Disobedient civilians are placing lives at risk.

In that case, the civil disobedience wasn't really a matter of life and death. Our lives, after all, were already in the hands of a dictatorial junta. But today's disobedient civilians, not to mention all the people who are just plain idiots, are placing lives at risk.

The second wave of vultures infected — and yes, that is the right word — the social networks with the sinister trend of fake news, lies, fraud, magic recipes against contagion like washing in your urine or chewing a piece of garlic while fasting and the like ... There are the tasteless memes too — from all those irrepressible funnymen who think they're as clever as ever.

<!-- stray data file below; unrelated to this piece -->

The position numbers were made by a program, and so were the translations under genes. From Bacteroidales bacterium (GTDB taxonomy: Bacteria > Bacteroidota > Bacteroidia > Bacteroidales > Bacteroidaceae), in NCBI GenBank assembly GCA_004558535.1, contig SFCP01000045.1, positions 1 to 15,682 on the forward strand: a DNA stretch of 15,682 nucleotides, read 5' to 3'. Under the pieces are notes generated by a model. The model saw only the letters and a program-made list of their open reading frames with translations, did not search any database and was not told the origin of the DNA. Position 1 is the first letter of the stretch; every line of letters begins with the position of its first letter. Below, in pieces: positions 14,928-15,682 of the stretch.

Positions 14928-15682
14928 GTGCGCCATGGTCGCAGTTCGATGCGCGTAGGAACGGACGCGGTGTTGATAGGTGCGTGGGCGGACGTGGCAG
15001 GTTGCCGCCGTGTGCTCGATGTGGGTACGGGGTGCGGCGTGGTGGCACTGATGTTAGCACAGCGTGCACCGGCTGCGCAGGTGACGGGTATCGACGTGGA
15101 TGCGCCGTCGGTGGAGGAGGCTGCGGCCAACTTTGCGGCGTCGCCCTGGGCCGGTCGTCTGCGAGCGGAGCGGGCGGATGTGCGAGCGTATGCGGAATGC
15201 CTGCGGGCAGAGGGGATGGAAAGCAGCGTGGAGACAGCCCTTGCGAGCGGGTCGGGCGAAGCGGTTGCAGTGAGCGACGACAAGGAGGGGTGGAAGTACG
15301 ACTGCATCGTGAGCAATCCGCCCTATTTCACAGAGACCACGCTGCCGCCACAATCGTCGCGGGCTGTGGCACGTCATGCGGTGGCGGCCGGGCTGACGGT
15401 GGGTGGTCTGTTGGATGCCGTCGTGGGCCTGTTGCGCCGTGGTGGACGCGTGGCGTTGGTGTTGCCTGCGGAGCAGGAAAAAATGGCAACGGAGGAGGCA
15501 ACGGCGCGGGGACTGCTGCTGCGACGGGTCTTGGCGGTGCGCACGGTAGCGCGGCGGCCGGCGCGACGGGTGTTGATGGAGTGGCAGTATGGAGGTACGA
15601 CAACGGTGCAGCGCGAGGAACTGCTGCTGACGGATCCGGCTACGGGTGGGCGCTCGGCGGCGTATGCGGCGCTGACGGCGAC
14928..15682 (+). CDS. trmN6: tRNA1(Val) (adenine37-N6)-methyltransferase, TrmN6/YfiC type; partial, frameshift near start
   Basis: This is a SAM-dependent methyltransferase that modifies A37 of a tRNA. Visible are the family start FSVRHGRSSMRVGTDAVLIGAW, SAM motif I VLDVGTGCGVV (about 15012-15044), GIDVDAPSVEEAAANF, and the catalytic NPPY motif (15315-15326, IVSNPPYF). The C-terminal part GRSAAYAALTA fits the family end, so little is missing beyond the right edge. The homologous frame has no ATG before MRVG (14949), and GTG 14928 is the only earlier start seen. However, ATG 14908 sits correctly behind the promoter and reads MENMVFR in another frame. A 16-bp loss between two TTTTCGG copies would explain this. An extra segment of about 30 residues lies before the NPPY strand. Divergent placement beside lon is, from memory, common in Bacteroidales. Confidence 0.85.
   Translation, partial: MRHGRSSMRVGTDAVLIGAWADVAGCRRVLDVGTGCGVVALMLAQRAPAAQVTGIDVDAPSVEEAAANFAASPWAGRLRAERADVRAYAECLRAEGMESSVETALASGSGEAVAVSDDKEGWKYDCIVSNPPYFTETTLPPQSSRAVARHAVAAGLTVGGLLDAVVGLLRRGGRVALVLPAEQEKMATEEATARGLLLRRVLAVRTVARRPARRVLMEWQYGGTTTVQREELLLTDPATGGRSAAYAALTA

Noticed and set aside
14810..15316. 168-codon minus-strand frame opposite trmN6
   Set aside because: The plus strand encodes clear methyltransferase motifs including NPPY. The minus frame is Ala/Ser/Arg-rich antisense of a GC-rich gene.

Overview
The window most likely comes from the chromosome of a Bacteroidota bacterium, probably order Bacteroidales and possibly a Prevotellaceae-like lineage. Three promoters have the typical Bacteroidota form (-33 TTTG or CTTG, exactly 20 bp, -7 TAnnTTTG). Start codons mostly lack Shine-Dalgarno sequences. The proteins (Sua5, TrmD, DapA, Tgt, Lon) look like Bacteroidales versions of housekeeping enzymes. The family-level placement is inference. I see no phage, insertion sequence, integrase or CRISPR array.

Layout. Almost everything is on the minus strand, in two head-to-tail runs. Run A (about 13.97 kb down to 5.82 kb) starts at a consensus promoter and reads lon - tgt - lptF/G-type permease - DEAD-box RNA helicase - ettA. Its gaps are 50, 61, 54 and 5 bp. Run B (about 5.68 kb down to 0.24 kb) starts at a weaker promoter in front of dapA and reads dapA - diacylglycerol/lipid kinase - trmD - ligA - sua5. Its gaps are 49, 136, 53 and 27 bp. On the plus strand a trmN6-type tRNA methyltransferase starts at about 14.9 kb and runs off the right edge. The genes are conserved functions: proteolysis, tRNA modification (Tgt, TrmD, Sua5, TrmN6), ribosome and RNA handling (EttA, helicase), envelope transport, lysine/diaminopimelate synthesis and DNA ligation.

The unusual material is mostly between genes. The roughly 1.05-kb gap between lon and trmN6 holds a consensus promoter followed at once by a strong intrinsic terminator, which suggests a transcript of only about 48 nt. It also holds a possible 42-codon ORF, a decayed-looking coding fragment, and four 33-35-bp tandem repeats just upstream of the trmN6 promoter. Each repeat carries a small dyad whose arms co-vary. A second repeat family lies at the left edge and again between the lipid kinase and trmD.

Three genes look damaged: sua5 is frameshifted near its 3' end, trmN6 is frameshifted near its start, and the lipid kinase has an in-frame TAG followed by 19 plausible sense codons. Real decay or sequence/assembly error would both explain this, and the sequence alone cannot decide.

The third wave of vultures also swooped in on the back of Internet. An increase in home working and banking operations online, alongside an overflow of malicious mails, have proved a boon to hackers and all those who are keen, as always, to steal personal data or harm hospital, media or security systems. In more prosaic form, common criminals have also sought to enter residential blocks and flats, using fake IDs to pose as telecom technicians, doctors, ambulance drivers, healthcare workers or firemen.

While the vultures scavenge, the majority of people are of a very different mindset.

The rest of the scavenging pack is to be found in politics. Some will estimate the final death toll and use the pandemic to settle old scores from their time in government, or bring out their tattered old political IOUs. Others blame the pandemic on a particular social sector in a bid to consolidate their populist discourse. Yet others will try to piggyback on the appreciation being shown to medics and nurses, presenting their achievements as those of a government they hardly represent.